Preparedness becomes a central theme to the arrival of a baby. We’ve already discussed this matter in check list fashion, but let’s dive a little further.
Mom’s hospital bag is vital, a key to being prepared as it houses the requisite items we so often overlook. For example: While everyone is comfortable using their phone as a primary camera, we’re quick to forget that on important occasions such as, say, childbirth, the phone’s primary function is to serve as a phone. Bring a camera. Document this thing right.
And that being said, you can’t forget the following either:
- Phone Charger – People are going to be calling you, make sure you can answer.
- Guy’s pack – These newborns can take their time. Be sure to have the right supplies for your own overnight stay. Fresh socks, underwear, shirt, pants…you’ll want to look good, feel good, and be all set for the arrival of your kid!
- CBR Collection Kit – You’re saving your baby’s cord blood stem cells with Cord Blood Registry so you’d better not forget the mechanism by which the doc’s going to collect! Also be sure to have all the paperwork settled (before arriving!). Make sure those cells are saved seamlessly.
- The Red Tape – IDs, insurance, birth plan, forms, etc. Few love it. Everyone needs it. Bring them.
- Scrap-able clothing – This journey isn’t going to be a clean one. From birth itself to an elongated stay at the hospital, bring some clothes that you can retire.
- For her – Overnight goodies pertaining to hygiene, a headband or hair ties, more of those scrap-able clothes, maternity bras, and any other special requests the mother of your child might need.
- Snacks – No hospital cafeteria is soon to get a four-star rating. Pack some of her and your favorite non-perishables. Also, singles! Bring those tiny bills because the vending machines won’t take plastic and you don’t want to wind up with $18 in coin change.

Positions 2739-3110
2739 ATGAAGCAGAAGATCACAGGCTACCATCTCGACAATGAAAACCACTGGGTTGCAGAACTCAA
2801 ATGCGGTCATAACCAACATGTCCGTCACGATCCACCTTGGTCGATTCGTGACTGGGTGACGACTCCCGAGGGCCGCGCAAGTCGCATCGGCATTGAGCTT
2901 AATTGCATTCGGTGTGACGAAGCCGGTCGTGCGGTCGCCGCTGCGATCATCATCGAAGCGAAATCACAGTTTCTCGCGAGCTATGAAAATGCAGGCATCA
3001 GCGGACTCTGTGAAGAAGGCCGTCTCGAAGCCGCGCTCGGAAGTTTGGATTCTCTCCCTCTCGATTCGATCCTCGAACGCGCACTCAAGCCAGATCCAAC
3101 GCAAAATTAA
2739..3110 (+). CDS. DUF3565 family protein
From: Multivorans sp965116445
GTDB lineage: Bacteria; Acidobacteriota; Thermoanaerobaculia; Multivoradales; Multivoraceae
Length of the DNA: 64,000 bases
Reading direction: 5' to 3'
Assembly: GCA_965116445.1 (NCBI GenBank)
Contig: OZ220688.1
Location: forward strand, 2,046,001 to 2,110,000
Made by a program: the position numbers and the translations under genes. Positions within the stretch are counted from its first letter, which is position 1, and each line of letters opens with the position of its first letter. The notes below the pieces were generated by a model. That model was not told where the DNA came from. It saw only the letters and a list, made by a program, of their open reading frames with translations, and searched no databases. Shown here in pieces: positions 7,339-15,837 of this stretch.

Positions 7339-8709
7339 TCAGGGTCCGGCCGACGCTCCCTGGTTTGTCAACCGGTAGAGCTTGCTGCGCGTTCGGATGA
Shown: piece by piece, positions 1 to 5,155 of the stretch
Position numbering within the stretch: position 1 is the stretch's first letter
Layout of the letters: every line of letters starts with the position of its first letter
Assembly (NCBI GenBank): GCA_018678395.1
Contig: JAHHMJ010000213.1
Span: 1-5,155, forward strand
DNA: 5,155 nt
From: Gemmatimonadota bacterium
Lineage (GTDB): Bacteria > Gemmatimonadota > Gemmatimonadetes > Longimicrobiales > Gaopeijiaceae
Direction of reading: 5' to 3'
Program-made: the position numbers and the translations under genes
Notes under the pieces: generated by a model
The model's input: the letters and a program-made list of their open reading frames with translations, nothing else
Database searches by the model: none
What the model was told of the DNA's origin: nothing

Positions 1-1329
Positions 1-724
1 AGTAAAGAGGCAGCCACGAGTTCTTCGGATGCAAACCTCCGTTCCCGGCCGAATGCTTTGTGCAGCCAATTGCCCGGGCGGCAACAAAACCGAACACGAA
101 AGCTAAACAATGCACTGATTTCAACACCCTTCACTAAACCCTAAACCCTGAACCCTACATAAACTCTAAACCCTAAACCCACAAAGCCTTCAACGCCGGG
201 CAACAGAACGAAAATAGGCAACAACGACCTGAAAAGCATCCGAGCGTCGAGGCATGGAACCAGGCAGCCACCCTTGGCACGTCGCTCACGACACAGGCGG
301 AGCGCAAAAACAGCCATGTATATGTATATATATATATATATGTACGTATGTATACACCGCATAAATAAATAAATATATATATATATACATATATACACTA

- A Pen – Inevitably you’re going to need one so why not come prepared with one? From the hospitals forms to Cord Blood Registry’s forms to your own desire to document the occasion, a writing utensil should help.
Control what you can amidst the unpredictable nature of childbirth; prepare to be prepared (sounds like a John Wooden axiom)! Ask your partner what she needs or wants and pack this bag together.
And don’t forget the camera!
The decision to start a family was a big one. We knew it would mean lots of change and a full 180 from the lives we knew and were comfortable with. But that was about where the definites of what we knew stopped.
Well, with the benefit of hindsight, I’ve written up checklist for the expecting dads out there or those of you thinking about starting your own family. Let’s call it the “Your Life’s About to Change, Dad” checklist Enjoy:
- Pregnant – Become such. This may be obvious but just a reminder: it does have to happen.
- Torture – She’s about to endure nine-months of it so be sure to stock up on your sympathy. You can practice by holding an ice cube for two minutes – they say that’s the closest most men will come to experiencing the pain of labor cramps.
- Future – Talk about it. The naming battles are just the beginning. Don’t fear the future.
- Diaper Bag – You’re going to carry one so make sure you’re comfortable with its look and feel.
- Stroller – You’re going to push one. Be the man and figure out the brakes and how to make it collapse with a flick of your wrist.